If you've been hiding under a rock for the last decade or so, you might be surprised to find out that Lego, the company that makes those fun little bricks to teach instructions and basic building capabilities, has been releasing wave after wave of 'Star Wars' content, culminating in a series of very successful games which branched out to other iconic film franchises. The 80 year old toy company is showing no signs of dying anytime soon, especially with their renewed popularity and relevance, even in the era of console video games.
There have been a few Lego 'Star Wars' shorts over the years, some fan-made, some actually licensed and official, to further advertise the merchandise and its heavily adapted source material. In 2005, 'Revenge of the Brick,' a brief extra in the second volume of the Genndy Tartakovsky 'Clone Wars' animation, would set the tone for what we're seeing today with 'Lego Star Wars: The Padawan Menace,' with its family-friendly sight gags, film references and nods, and odd set of sensibilities that only further the bizarre hilarity. With the newest Lego feature having debuted in July of this year, just ahead of the Blu-ray release of the live action 'Star Wars films,' releasing this 22 minute feature as a product tie-in was a very wise marketing decision.
Yes, 22 minutes. 'Lego Star Wars: The Padawan Menace' is about the length of a half hour television show sans commercials, making its price point a tad exorbitant for what amounts to a single episode. That said, it may very well be worth the price, especially if strong sales show there is a market for more of these short films.
The story doesn't quite fit in the 'Star Wars' universe at any given point in time, as it alludes to numerous time periods in the saga, all apparently happening at once. The basis is clearly in the prequel trilogy, though, as a group of Padawan learners, the young children who will grow up to be Jedi, are on a field trip, with their final stop being a tour of the Galactic Senate. As C-3PO and R2-D2 guide the younglings, Yoda seeks out a plot afoot, as Sith witch Asajj Ventress has stolen some secret Republic battle plans and set a bomb in the senate. The babysitting job tasked to the two droids proves to be far too much for them, as the enthusiastic youngsters lead the tandem on an incredible adventure!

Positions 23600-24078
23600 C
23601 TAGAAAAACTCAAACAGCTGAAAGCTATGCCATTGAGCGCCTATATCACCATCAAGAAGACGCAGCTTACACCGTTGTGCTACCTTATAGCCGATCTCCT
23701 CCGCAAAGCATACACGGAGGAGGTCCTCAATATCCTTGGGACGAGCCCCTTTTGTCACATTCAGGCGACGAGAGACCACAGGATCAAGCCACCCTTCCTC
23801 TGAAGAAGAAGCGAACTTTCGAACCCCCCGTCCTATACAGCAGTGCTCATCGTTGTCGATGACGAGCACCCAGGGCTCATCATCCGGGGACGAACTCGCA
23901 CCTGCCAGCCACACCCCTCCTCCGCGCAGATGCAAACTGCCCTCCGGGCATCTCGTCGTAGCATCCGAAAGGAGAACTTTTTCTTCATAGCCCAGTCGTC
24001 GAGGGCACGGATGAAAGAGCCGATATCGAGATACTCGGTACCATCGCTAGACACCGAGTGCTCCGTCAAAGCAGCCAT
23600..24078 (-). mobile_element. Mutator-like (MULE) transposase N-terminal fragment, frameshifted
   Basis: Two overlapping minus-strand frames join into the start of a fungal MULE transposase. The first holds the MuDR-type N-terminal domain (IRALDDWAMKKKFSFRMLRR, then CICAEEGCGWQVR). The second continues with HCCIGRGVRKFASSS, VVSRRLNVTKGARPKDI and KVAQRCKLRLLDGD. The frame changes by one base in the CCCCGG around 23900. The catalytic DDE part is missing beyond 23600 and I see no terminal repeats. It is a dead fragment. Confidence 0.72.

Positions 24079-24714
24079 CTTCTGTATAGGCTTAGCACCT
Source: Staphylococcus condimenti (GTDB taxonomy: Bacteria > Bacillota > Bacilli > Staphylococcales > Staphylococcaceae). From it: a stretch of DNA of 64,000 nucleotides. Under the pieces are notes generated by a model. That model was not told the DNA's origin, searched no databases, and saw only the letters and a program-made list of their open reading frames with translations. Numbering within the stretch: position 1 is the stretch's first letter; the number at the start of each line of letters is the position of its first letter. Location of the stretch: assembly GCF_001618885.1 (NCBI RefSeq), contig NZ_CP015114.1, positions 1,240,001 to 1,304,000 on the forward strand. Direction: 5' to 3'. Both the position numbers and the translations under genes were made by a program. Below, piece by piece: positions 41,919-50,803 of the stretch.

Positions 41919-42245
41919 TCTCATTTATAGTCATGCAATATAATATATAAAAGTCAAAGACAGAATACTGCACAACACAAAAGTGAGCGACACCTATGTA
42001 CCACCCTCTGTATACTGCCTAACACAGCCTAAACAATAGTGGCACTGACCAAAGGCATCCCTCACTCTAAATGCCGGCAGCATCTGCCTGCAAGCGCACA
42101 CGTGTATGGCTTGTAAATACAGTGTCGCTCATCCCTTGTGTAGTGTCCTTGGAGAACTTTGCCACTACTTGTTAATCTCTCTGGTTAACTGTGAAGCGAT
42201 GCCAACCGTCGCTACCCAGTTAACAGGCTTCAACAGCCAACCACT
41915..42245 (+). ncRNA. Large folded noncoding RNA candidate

Look, I hate to spoil films, but the packaging for this release makes something very clear, and the ending of this cartoon spoiled before it's even watched. You may be wondering, "hey, who's that kid on the cover holding a blaster so prominently? Don't Padawans use lightsabers, just like their masters?" Well..."young Han Solo" is the highlight of this cartoon, as the runaway orphan finds himself at odds with Yoda and a Clone Commander chasing down a fleeing droid who absconded with the secret plans. So...after the prequel trilogy screwed up Chewbacca so thoroughly, as well as mess up the continuity of a pivotal line in 'Return of the Jedi' concerning Luke and Leia's mother, with all the damage done, the rogue anti-hero was one of the few to escape unscathed. Even Plinkett from Redlettermedia.com commented in his 'Revenge of the Sith' review how easily George Lucas could have had a young Han Solo in the prequel trilogy, how it was one of the few mistakes that weren't made. So...in that sense, this cartoon is disappointing.
However, not even the inclusion of a character best left untouched could hamper the fun to be had in 'The Padawan Menace.' Simply put, this cartoon is absolutely hilarious. It's loaded with nods to the series, with tons of in-jokes and references that will make longtime fans laugh out loud or applaud the creative ways these callbacks are shown. This cartoon takes us to a number of memorable settings from the saga, as well, with Tattooine and Hoth having their fair share of great jokes.
I died laughing when Chancellor Palpatine appears before the Galactic Senate, still wearing his black cloak shrouding his face, making all the representatives fear they're being invaded by the Sith Lord, before removing it and setting everyone at ease (and going back and forth for good measure!). The Lego instruction manuals are a nice sight gag, while Jabba the Hutt's floating subtitles are a very subversive little joke most will miss. Heck, even Darth Maul gets lampooned in a background joke that is beyond fitting and cold blooded!